When we at PG Calc run long-term projections for charitable remainder trusts using our Planned Giving Manager (PGM) and PGM Anywhere software, we make certain assumptions about the investment performance of the trust assets. There is a fairly basic dynamic implicit in our modeling, which is that the remainder of the gift plan will be the result of the original funding amount, the amount paid out to one or more beneficiaries, and the amount earned by the trust assets. The default assumptions in PGM and PGM Anywhere are that of an 8% total investment rate of return, broken down into 5% principal appreciation and 3% income.
When we think about sustainability, the first thing that generally comes to mind is saving our world’s precious resources. Sustainability is in the news daily. Just recently, it was reported that Cape Town, South Africa will run out of water as soon as April 2018! Sustainability is not just about being careful how we use our resources so as not to deplete or damage them. It’s also about “relating to a lifestyle involving the use of sustainable methods,” according to Webster Dictionary. Sustainable methods = Something you can maintain So how do you sustain your planned giving marketing program?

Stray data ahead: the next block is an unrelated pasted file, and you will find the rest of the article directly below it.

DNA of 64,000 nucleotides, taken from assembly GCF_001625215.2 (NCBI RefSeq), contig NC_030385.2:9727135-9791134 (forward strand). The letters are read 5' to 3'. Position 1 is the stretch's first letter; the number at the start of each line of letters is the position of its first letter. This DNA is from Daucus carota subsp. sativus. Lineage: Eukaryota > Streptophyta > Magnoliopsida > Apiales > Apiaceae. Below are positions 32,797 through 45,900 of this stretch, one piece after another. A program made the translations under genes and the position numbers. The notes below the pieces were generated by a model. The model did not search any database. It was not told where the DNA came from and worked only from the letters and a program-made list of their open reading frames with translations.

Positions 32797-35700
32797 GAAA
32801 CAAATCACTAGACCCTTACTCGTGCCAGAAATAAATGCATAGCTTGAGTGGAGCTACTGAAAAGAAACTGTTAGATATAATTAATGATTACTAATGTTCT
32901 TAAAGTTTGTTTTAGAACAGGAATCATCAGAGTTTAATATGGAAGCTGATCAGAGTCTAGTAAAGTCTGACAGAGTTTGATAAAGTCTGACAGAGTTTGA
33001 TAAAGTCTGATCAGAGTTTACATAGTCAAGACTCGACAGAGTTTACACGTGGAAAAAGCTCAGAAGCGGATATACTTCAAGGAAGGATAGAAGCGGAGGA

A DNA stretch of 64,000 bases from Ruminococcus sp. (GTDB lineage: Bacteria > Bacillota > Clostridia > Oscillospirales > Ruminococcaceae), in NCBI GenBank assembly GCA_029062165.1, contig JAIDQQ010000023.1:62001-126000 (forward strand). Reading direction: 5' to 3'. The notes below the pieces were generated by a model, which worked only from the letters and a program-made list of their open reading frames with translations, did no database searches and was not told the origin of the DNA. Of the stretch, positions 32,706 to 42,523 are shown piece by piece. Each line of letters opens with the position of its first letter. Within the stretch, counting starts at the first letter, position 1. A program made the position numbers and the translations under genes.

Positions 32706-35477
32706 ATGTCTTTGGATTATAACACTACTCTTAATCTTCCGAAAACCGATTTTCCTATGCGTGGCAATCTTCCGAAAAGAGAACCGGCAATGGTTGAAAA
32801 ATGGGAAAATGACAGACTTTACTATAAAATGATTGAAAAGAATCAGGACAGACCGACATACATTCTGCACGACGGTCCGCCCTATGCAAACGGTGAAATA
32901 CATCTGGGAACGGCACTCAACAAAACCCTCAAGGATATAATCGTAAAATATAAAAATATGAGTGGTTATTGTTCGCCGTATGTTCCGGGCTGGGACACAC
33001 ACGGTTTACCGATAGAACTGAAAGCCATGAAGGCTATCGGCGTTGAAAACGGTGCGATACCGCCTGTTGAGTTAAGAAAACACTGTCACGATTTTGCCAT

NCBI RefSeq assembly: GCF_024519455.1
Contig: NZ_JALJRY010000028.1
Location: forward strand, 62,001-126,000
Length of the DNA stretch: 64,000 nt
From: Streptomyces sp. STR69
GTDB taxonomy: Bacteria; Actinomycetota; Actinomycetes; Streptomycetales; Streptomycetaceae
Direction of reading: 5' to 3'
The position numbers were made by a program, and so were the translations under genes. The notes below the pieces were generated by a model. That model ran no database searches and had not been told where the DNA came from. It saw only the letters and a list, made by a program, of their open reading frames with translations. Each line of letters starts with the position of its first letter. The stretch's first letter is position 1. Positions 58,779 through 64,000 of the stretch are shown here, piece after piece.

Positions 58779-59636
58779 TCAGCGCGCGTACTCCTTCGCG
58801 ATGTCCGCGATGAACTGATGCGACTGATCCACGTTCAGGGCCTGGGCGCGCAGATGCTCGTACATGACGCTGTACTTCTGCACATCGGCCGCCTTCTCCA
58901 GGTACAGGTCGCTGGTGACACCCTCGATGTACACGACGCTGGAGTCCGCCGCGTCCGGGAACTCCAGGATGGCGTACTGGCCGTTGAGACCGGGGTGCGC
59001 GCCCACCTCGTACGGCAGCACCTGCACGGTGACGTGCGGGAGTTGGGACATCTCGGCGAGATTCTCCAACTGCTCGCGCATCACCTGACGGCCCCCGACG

You undoubtedly are aware that among the changes found in the new tax law is a doubling of the lifetime exemption for federal gift, estate, and generation skipping transfer taxes. This doubling is effective January 1, 2018 and is set to expire December 31, 2025.
Clocking in at 503 pages, the Tax Cuts and Jobs Act reported out of Conference Committee on December 15 is expected to be voted on by the House and Senate this week and presented to President Trump for his signature by December 22. While it is still possible that changes to the bill could be made at this late date, or that it might be delayed or not pass at all, it appears highly likely that it will pass as is before the end of this week. In the discussion below, we review the particulars of the law that are of most interest to fundraisers, as well as some provisions of interest to fundraisers that did not make it into the Conference version or made it in in altered form.
The National Association of Charitable Gift Planners (CGP) created a task force charged with defining metrics to evaluate the work of gift planning fundraisers and to develop guidelines for criteria to measure the performance of planned giving programs. The task force has not issued its final report, but we have some feedback on their likely recommendations. Best practice performance metrics will provide a basis for evaluating the success of a charity’s planned giving efforts.